Webster's Dictionary defines fish as. This week's word is John, that's Jay W.M. and it's a word that really has nothing to do with fishing, but at the same time could technically have everything to do with fishing. The only reason I'm even doing this, John, is because I said the word John in another episode. And Miles, being the wordsmith that he is, was so intrigued by my John, he had to know more about the John. John is a slang term that originated in Philadelphia, at least mostly.


And we'll get to that and is used so much even in Philly surrounding New Jersey suburbs, that it often appears in advertising. McDonald's even got down on that, John, with billboards featuring nothing but a Sausage McMuffin and the words, that's my John visit Philly dotcoms, billboards read, There's no John like home and vitamin water plastered the area with billboards that said vitamins, electrolytes.


Get that, John. So what is this, John? Well, according to that Oxford Dictionary, John, John refers to a thing, place, person or event that one need not or cannot give a specific name to. So basically, John can be used to replace absolutely any noun, anyone at all in its singular or plural form. As an example, I might say, what was that top water?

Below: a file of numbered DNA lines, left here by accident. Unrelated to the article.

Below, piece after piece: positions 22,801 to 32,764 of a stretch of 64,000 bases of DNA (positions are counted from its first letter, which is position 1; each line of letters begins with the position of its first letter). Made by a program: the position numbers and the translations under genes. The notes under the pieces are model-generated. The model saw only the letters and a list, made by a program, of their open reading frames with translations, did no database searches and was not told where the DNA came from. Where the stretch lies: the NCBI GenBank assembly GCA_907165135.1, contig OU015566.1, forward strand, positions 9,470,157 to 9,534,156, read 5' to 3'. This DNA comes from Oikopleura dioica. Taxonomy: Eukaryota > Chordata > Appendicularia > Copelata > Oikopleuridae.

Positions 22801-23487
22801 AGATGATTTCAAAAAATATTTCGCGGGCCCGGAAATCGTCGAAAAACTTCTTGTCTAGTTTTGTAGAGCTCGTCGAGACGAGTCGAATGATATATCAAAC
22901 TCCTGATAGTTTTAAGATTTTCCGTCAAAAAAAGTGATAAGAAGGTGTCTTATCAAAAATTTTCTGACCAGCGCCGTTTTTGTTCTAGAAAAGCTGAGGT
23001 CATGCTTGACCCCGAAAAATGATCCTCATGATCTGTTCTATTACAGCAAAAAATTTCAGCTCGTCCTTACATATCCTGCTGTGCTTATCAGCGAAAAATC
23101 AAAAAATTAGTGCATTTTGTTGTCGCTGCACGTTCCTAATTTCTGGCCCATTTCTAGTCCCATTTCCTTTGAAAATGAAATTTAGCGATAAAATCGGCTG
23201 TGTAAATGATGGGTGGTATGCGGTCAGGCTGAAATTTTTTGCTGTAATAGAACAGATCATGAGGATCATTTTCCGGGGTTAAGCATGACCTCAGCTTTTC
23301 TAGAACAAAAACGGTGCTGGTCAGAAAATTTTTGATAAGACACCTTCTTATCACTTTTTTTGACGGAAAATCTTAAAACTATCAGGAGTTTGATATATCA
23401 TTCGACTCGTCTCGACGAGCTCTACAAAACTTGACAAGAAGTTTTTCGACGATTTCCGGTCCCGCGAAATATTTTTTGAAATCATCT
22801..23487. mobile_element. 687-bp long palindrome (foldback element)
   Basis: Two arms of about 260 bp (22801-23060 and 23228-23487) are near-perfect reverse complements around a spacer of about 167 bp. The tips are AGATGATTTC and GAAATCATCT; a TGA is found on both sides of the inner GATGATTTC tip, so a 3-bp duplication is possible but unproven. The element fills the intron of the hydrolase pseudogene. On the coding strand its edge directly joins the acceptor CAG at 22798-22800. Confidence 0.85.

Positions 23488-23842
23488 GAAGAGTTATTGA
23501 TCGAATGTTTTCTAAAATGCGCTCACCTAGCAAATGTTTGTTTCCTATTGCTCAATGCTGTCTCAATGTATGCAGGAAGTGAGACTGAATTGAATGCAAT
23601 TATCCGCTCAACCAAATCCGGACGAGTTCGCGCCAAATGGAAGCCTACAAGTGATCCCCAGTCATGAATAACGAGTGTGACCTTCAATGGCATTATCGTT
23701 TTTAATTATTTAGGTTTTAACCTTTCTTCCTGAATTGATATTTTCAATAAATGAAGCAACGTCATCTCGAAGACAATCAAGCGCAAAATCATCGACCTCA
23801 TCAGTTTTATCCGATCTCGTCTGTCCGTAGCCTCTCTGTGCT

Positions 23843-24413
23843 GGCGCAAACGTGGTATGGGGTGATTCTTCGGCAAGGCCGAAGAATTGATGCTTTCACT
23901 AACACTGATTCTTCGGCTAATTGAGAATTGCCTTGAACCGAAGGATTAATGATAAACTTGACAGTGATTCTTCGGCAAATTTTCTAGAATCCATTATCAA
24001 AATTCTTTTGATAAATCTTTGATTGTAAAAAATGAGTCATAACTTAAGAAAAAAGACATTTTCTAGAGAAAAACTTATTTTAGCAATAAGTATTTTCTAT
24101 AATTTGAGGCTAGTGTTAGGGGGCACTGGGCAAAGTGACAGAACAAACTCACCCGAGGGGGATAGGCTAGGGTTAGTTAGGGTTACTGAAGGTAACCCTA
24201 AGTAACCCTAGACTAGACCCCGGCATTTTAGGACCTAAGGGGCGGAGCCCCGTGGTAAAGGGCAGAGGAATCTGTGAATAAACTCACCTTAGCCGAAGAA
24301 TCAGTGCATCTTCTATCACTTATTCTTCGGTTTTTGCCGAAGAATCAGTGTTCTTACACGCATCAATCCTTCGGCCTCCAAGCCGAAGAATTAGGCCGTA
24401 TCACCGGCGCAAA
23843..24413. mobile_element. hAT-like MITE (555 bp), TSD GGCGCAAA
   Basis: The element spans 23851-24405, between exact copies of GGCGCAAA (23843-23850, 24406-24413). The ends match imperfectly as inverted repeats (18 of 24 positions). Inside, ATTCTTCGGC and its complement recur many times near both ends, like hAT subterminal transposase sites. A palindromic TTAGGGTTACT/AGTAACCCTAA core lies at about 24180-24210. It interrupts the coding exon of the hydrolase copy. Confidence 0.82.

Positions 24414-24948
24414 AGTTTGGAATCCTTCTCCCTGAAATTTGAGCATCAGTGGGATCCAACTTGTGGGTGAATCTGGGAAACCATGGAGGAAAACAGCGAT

John Michy was thrown over at FDR Park for them Largemouth John, or upon seeing a giant flathead catfish swimming along the bank of the school river, I might say. Know that's the biggest John I ever seen in here, followed by Yo, I'm retired mahjongg with fifty pound because that 30 pound john ain't going to be strong enough if I hooked that, John. Interestingly, John can be pluralized with or without an ass saying, let me get one of them.


John's, when asking a buddy for a fresh minnow out of the bucket is acceptable. But more commonly, John is used to refer to multiple things minus the yes as an example. When asking a friend where he acquired multiple new strieber plugs, you'd say, where'd you get them, John? You might also say, I want to get in to fly fishing. But there's so much John to buy. Theories abound about John and where it came from.


In fact, John is such an intriguing word because it can be used in so many ways that linguists have spent years studying this, John, and tracing its origins. All signs point to John being a derivative of joint joint as a slang term rose in popularity in the American South. Around the time of emancipation, bars and clubs that served as safe havens for black Americans were called juke joints.


This eventually expanded into the labeling of somewhat sketchy places as joints which even further down the line translated to any place you considered kind of underground, such as that little pizza joint or burger joint you think only you and your boys know about, even though that John is all over Yelp. But some smart John believed John was born in Philly in nineteen eighty one.